If you want to change the laws or taxes, you must elect representatives you can reliably count on to vote conservative and pro-family all the time.

3.  To be elected, your candidate must be on the ballot. 

How often have you voted for “the lesser of two evils” when you didn’t like either of the two candidates running for an important office? Have you ever wondered why, despite the rhetoric, both candidates seem to back the same anti-conservative, liberal and anti-family agenda? How many times is a good conservative, pro-family candidate not even on the ballot?

4.  To get on the ballot in a general election, you have to be nominated for an office in a Party Primary Election or Convention. 

The winners in the Party Primary or Convention will be the candidates who appear on the ballot in November. Except in very rare cases, all candidates must first win a Party Primary or Convention. Write-in campaigns are theoretically possible, but they rarely succeed. Third-party candidates are theoretically possible, but unless a candidate has as much money as Ross Perot, running as a third-party candidate probably won’t be successful and the votes may not even be counted or reported

5.  Candidates endorsed by the Party usually win the Primary Election. 

Most voters don’t investigate the Primary candidates, or even find out who they are. Sometimes, many candidates run in the Primary for nomination to the same office and the voters are confused. Only a small minority of Americans vote in Primary elections. One of the reasons for the small turnout in Primary elections (in addition to voter apathy) is that you usually must declare yourself a member of one Party or another in order to vote in the Primary. Primary Election rules vary from state to state, but in most states, in order to vote in a Primary you either have to pre-register as a Republican or a Democrat OR ask for a Republican or a Democratic Party ballot on Primary Election day.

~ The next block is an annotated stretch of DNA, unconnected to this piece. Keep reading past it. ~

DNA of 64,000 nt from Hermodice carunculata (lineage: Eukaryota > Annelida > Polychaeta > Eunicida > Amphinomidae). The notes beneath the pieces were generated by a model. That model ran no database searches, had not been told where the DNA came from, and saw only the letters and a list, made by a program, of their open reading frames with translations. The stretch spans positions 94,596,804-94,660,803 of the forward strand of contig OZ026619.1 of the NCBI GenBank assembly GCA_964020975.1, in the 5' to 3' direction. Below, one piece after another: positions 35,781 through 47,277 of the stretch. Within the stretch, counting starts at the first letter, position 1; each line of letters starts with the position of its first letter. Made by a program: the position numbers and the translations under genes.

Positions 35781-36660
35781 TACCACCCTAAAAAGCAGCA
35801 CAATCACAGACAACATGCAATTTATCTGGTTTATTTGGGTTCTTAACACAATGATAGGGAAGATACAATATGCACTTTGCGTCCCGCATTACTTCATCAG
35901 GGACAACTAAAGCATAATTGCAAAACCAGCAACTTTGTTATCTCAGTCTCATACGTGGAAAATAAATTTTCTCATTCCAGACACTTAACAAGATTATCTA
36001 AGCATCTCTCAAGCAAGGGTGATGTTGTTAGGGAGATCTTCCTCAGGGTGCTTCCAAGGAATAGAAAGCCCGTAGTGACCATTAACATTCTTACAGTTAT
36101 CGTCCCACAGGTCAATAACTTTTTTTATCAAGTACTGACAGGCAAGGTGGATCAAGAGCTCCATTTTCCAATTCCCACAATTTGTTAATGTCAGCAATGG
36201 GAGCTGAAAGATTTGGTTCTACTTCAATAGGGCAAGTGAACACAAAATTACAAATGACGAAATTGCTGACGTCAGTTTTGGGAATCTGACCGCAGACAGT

6.  Primary endorsements are often made by the Party’s “County Committee” (or Township Committee, etc.), which is elected by the Precinct Committeemen of the Party. 

Each political party has national state, county, township, and (in the big cities) ward organizations (usually called committees or central committees). The county and township committees frequently endorse candidates in the Primary, and that endorsement is often the key to a Primary victory.

7.  It’s easy to be elected a Precinct Committeeman. 

The way you get elected a Precinct Committeeman is usually very simple. In a typical state, you can call your county clerk and get the necessary forms, get ten of your friends to sign a Petition requesting that you be on the ballot in the primary.

As a typical county may have dozens of precincts without any Precinct Committeeman because no one has bothered to run, it is sometimes easy to be appointed to one of these positions by calling your Party Chairman. Many precincts have do-nothing Committeemen who can easily be defeated because they don’t do their job.

To be remembered (Phyllis continues):

  • To change things, we must change the laws.
  • To change the laws, we must change the people who make them.
  • To get elected, your candidate must be on the ballot.
  • To get on the November ballot you must win the Primary.
  • To win the Primary, you must get the support of people who make endorsements in the Primary, who reliably vote in the Primary, and who get out the vote of others in the Primary. Those people are the Precinct Committeemen.

Therefore, Precinct Committeeman is the most powerful office in the world because Precinct Committeemen determine who gets the chance to be elected to office at every level of government. Remember, if your candidate is not on the ballot, he will not be elected.